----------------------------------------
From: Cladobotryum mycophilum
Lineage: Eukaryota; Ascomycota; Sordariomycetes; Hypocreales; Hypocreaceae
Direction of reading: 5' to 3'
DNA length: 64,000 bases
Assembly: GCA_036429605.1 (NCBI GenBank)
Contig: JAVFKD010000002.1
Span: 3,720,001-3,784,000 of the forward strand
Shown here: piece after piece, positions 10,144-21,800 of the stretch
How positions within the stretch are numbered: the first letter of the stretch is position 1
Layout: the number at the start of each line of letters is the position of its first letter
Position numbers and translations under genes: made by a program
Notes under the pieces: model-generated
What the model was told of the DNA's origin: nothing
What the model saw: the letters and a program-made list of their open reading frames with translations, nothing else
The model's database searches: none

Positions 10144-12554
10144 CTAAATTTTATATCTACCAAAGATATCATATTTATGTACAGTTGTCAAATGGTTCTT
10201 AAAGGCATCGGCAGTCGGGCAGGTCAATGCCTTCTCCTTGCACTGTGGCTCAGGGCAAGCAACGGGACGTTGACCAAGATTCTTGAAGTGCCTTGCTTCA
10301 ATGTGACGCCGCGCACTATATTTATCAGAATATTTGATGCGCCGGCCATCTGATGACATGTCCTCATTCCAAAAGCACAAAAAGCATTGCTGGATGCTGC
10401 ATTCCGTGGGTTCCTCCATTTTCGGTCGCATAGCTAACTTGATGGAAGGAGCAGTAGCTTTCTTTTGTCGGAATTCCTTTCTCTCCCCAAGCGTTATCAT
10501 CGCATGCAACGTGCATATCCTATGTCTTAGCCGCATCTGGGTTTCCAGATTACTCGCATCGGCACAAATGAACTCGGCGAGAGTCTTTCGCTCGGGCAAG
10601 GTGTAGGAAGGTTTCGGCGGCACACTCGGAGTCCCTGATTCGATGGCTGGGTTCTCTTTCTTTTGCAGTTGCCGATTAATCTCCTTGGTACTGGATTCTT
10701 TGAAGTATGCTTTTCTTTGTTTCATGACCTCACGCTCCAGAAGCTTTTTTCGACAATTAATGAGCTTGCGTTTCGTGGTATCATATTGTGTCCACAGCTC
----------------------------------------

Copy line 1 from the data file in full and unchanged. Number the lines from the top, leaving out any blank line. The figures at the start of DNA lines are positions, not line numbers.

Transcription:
From: Cladobotryum mycophilum